Archive for May 2011
Election of representatives to the British Science Association General Committee 2011/2012 is now open.
The General Committee is the principal strategic advisory body of the British Science Association and consists of members of Council, as well as elected members from the three Constituencies: Sections, Members and Branches. Members of the General Committee normally serve a three year term, and can stand for re-election once.
There are ten candidates for the four (available) elected places on the General Committee for 2011/2012, with myself being one of them! I have been nominated by the South Wales Branch and this is my candidate statement:
Dr Tom Crick is a Lecturer in Computer Science at UWIC in Cardiff, having previously completed his PhD and post-doctoral research at the University of Bath. He is the leader in Wales of Computing at School (CAS), a membership association supported by BCS, The Chartered Institute for IT, to promote and support the teaching of computer science and other computing disciplines in UK schools. He sits on the National Assembly for Wales Cross-Party Group on Science and Technology and has been involved with the British Science Association (through the South Wales Branch) and wider science communication and public engagement activities for a number of years. He is one of the ten 2011 British Science Association Media Fellows, working with BBC Wales.
I feel that my experience of a wide range of science communication and public engagement activities, from national events to local school initiatives, gives me a strong foundation in which to support the aims and objectives of the British Science Association. Furthermore, I have experience of sitting on national committees: I currently sit on BCS Council, the strategic advisory body of BCS, The Chartered Institute for IT, as well as the Education Committee of the BCS Academy of Computing, the learned society dedicated to advancing computing as an academic discipline. I am confident that these current roles would support any General Committee role. I am passionate about promoting science communication and engagement on computing and technology themes, so I am hopeful that the Association could further support these aims; perhaps by creating a dedicated Computing Sciences (or similarly named) Section to better engage with the area and interested parties.
I have been re-reading Genius: The Life and Science of Richard Feynman by James Gleick (hence the recent Feynman-themed post), which reminded me of a very special formula in mathematics; one that Feynman himself described as follows in his famous Feynman Lectures on Physics:
In our study of oscillating systems, we shall have occasion to use one of the most remarkable, almost astounding, formulas in all of mathematics. From the physicists’ point of view, we could bring forth this formula in two minutes or so and be done with it. But science is as much for intellectual enjoyment as for practical utility, so instead of just spending a few minutes, we shall surround the jewel by its proper setting in the grand design of that branch of mathematics called elementary algebra.
This remarkable formula? Euler’s Identity:
In analytical mathematics, Euler’s identity (named for the pioneering Swiss-German mathematician, Leonhard Euler), is an equality renowned for its mathematical beauty, linking five fundamental mathematical constants:
- The number 0, the additive identity.
- The number 1, the multiplicative identity.
- The number , which is ubiquitous in trigonometry, the geometry of Euclidean space, and analytical mathematics ( = 3.14159265…)
- The number , the base of natural logarithms, which occurs widely in mathematical and scientific analysis ( = 2.718281828…); both and are transcendental numbers.
- The number , the imaginary unit of the complex numbers, whose study leads to deeper insights into many areas of algebra and calculus.
The identity is a special case of Euler’s Formula from complex analysis, which states that:
for any real number . The derivation to the identity follows, as and .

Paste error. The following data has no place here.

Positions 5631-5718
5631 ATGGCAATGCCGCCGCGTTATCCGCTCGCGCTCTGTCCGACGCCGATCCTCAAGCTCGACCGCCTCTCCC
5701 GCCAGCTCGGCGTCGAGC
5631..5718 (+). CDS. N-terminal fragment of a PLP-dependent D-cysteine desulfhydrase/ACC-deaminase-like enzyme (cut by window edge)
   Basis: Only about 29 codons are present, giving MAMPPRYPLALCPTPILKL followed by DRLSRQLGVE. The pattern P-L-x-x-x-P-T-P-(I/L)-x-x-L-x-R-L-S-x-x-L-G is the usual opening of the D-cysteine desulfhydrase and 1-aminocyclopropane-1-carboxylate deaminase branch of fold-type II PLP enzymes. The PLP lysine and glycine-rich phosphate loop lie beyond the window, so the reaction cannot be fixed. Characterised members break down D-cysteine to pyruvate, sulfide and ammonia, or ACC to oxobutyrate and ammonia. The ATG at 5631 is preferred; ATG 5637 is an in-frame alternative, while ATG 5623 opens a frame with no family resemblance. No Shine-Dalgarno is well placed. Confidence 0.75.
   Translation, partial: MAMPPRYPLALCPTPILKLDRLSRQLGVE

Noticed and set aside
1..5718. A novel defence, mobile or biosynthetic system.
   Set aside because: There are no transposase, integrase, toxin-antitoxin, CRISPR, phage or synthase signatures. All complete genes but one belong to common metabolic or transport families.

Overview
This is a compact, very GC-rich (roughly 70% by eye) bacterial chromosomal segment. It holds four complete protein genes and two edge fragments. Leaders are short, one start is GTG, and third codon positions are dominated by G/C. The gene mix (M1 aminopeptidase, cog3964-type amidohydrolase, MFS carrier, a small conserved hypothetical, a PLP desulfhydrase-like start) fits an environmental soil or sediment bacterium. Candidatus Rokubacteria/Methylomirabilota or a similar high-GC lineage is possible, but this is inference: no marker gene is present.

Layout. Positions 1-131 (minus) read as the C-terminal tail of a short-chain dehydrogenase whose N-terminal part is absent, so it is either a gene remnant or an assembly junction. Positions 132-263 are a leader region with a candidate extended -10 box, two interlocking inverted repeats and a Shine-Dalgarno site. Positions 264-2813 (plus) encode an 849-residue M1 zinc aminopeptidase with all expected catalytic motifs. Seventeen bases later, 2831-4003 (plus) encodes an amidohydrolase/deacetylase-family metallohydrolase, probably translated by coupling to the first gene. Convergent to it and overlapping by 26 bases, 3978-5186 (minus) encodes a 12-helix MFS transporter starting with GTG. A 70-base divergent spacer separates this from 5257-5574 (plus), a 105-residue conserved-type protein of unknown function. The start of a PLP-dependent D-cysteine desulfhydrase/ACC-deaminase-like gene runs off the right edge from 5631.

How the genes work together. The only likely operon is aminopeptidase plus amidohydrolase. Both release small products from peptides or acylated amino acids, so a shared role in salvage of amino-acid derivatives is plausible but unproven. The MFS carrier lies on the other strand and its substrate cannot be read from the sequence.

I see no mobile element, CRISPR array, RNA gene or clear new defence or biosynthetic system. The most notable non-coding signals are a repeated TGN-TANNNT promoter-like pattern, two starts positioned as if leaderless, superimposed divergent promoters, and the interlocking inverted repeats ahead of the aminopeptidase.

For me, Euler’s Identity reinforces the underlying beauty and interconnectedness of mathematics, pulling together three seemingly disparate fields into one simple formula; it certainly deserves being known as “the most remarkable formula in all of mathematics“.
On Friday I was very pleased to hear that I’d been accepted for I’m a Scientist, Get me out of here!, running over two weeks from Monday 13th to Friday 24th June 2011. It’s an award-winning science enrichment and engagement activity, funded by a Society Award from the Wellcome Trust. It is hugely popular: in the June 2010 event over 100 scientists and 5,000 students from 150 schools took part, with 7,500 questions asked and 68,000 visits to the site!
In essence, IASGMOOH is an X Factor-style competition for scientists, where students are the judges (watch the 60 second intro). For two weeks, students read about the scientists’ work, ask them questions and engage in live text chats with them. The students vote for the scientist they want to win the £500 prize (to be used for science communication activities). The event is split into zones, and in each zone there are five scientists and around 400 students. At the start of the second week, the scientists with the fewest votes are evicted until only one is left to be crowned the winner in each zone.
The primary objective of this science dialogue event is to change students’ attitudes to science, and make them feel it is something they can relate to and informally discuss by talking to real scientists. The event is supported by carefully developed and tested teaching resources that develop students’ skills and deepen their understanding. I am very much looking forward to the live chats to do some rapid science communication.
You can follow the event on Twitter (@imascientist) and keep an eye on tweets marked #ias2011; I will be in the Chromium Zone and will be blogging throughout the event (in fact, it might take over my life for the two weeks). My primary aim is to use my research to get the students thinking about Computing and its application across the sciences, as well as why it is important to develop skills such as computational thinking, abstraction, reasoning and problem-solving.
And I unashamedly say: please vote for me!
I have been invited to speak at Science and the Assembly 2011, an annual event organised by the Royal Society of Chemistry, designed to develop closer links between the scientific community in Wales, the National Assembly for Wales and the Welsh Assembly Government.
I’m one of six invited speakers from across academia and industry, as well as the WAG Chief Scientific Advisor, Professor John Harries, on themes heralded by the International Year of Chemistry. However, I will be subverting the theme somewhat by discussing the importance of Computing to Wales, highlighting how it underpins modern scientific research and where it sits within the STEM agenda:
Computing: Enabling a Digital Wales